I’ve just buried George under a rose bush in my back garden. I’m sitting here still caked in mud, the ground saturated with water thanks to heavy December rain.
I’m feeling that strange mix of guilt, regret and anger that often accompanies loss. Guilt because I feel I could have done more for him; regret because I feel that had I taken him in just a day earlier it could have made all the difference; and anger at the lack of comfort and companionship George must have experienced in his short life.
I feel this deep discordant sense of what could have been; ‘if only I had done this or that’ then maybe he’d still be alive and my promise to give him a good life and home wouldn’t now be redundant. The greatest angst of all however, is from knowing that I can’t bring him back; I can’t put it all right – I want him to be alive, but what’s done is done, and whatever I may have wanted, died with him.
Isn’t it weird how we rail against reality? Here I am, many times have I written about how discord with reality is the root of all our suffering and how acceptance of life – as it is – is the cure. But yet, despite that, I find myself falling into the same trap; feeling despair because reality isn’t in line with my expectations.
It reminds me of an old Buddhist fable called the ‘The Mustard Seed’. In this story, a young mother called Kisa Gotami had just lost her young son. Distraught with grief, she’d asked all her neighbours for a medicine to bring her child back to life. Most of her neighbours simply dismissed her as insane, but appreciating her profound loss, one kindly man told her that the Buddha would be able to restore her son’s life.
On their first encounter the Buddha told the young woman that he could indeed bring her son back to life, but in order to do so he would need her to collect from her neighbours as much muster seed as they were prepared to give her. The only provision, the Buddha said, was that the mustard seed must come from households who had never experienced the death of a loved one.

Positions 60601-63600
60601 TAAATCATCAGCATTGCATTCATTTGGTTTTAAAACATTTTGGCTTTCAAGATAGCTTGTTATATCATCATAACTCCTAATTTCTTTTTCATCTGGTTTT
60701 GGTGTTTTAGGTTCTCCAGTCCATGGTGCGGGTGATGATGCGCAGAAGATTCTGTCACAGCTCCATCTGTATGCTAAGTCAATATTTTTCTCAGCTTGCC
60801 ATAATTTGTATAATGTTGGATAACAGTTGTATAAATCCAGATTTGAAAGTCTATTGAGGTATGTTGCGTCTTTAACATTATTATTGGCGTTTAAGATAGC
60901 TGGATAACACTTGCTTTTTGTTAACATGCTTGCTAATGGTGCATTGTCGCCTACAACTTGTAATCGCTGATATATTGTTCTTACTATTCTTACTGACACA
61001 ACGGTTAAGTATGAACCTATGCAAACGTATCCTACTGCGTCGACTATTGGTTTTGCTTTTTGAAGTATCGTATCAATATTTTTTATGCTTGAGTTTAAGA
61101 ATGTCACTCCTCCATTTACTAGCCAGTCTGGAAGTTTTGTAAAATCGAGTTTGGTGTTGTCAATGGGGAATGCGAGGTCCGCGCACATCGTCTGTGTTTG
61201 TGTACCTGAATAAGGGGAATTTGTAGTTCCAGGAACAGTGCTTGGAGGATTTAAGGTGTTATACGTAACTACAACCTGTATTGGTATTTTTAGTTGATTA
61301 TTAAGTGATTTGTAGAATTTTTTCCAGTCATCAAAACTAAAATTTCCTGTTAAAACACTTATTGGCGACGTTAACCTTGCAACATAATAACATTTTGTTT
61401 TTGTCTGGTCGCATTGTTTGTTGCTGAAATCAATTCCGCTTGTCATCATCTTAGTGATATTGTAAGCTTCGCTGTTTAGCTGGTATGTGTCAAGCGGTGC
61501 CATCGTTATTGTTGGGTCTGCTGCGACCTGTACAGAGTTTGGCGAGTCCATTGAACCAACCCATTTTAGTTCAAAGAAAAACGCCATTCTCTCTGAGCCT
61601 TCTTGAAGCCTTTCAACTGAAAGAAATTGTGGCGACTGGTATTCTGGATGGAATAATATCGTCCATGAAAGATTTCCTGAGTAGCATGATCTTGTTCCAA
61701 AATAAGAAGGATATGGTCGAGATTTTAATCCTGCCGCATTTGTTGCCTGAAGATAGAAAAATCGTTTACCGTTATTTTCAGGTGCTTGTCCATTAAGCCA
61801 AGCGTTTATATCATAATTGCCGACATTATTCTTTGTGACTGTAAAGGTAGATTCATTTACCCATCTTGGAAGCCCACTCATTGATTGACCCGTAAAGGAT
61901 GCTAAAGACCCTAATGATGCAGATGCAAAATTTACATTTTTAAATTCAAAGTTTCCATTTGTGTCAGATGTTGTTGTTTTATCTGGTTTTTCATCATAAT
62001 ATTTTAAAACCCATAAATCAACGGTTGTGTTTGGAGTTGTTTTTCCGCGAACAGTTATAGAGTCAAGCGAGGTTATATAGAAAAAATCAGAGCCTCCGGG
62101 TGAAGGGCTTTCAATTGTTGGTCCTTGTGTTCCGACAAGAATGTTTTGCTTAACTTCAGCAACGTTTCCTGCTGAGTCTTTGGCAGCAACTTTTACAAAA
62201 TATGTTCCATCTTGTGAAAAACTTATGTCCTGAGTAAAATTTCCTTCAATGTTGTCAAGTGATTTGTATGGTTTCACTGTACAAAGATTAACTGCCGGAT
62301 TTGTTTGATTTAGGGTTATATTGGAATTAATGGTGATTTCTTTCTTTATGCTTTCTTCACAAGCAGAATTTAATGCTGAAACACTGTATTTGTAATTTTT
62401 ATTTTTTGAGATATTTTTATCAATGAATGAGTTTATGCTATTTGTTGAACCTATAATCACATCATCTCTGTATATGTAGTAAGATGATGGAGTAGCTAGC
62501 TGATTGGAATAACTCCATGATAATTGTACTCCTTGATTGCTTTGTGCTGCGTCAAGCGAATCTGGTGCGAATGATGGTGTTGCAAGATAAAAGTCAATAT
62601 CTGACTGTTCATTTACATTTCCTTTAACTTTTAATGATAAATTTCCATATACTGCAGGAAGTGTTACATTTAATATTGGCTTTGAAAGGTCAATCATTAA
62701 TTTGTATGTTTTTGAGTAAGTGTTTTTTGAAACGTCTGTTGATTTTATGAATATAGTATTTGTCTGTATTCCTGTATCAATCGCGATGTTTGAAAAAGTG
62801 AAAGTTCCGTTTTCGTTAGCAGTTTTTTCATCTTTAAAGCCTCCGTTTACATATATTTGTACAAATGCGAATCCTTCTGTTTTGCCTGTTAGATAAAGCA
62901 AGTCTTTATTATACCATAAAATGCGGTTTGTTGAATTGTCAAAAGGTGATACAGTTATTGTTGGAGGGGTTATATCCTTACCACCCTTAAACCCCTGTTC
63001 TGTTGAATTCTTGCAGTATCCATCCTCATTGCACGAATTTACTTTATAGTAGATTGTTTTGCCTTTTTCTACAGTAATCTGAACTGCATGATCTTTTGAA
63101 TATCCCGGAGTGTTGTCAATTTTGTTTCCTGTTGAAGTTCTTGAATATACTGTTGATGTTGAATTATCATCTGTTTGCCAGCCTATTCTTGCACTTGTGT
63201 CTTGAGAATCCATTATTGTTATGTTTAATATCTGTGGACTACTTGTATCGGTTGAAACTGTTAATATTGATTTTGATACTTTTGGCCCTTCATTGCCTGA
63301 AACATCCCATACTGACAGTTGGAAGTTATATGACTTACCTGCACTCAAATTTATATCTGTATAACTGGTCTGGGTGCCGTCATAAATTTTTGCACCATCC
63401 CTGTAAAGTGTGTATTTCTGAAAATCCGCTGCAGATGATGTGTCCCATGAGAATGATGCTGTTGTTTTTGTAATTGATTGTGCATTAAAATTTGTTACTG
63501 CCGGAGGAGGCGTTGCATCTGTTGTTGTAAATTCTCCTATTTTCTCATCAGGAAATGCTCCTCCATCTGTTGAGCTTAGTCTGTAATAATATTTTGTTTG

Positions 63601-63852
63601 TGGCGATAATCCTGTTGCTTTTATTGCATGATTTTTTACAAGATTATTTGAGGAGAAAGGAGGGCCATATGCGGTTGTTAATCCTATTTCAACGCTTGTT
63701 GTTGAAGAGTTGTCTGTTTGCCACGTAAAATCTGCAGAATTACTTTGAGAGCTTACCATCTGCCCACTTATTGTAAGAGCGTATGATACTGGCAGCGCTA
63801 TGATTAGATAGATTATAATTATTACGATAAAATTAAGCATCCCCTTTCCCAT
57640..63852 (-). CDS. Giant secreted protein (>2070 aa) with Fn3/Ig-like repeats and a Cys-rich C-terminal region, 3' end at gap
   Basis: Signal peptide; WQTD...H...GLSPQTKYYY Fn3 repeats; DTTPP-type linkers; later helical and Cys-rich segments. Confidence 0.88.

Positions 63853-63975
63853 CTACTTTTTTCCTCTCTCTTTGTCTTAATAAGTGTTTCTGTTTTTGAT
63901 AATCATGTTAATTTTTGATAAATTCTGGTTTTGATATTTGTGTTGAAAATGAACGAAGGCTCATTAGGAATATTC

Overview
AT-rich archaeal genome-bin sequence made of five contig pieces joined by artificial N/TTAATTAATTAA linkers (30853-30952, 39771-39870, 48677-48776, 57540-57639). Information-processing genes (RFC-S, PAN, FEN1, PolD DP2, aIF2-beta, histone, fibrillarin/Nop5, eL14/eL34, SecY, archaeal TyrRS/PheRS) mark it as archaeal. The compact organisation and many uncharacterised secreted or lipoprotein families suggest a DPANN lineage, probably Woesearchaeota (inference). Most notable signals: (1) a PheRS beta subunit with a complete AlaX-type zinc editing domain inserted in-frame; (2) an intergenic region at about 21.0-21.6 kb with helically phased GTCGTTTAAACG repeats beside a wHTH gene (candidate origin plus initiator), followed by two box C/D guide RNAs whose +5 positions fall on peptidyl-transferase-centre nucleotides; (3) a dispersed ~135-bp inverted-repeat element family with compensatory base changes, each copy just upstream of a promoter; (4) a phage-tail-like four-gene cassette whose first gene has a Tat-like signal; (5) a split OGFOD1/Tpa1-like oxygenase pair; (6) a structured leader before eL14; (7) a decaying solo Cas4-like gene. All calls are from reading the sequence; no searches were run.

Kisa Gotami went knocking door to door in her quest, and everyone was more than willing to help. The only problem was, whichever door she knocked on she received the same response, ‘We would gladly give you some mustard seed to restore your son’s life, but alas many, many of our loved one’s have died.’
Instead of perpetuating her despair, Kisa Gotami was comforted by a profound truth: death is a part of life, as is feeling sorrow and morning for those we have lost. No matter how unfair it may feel to have our loved ones torn away from us, that is the nature of life – life is both precious and transient – no one is exempt from death and no one is exempt from mourning the loss of a loved one.
The comfort of death is in that realisation – death is just an inevitable part of life. Yes we try to rail against it, we hope those and the things we love will never change, will never die, but ultimately change and death are part of life’s rich tapestry.
Why do we value life so much – why do we consider it so precious?
Because we know it is so fleeting. As I have read today in various Buddhist texts, it’s the same reason we are taken with the beauty of a rose or cherry blossom – the preciousness of that beauty is born out of their transience, because we know it will soon fade. That’s the reason why a plastic rose can never act as substitute; it is the fragility of life that makes it so precious.
There’s nothing much in me at the moment apart from the solace derived from that story and the consolation that change, of which death is part, is the very essence of reality and of life.
Like this short poem by the 18th century Japanese Zen poet Ryoken illustrates, the way things are is the way things are; we should live in appreciation of the beauty of nature and life, never mourn its inevitable loss: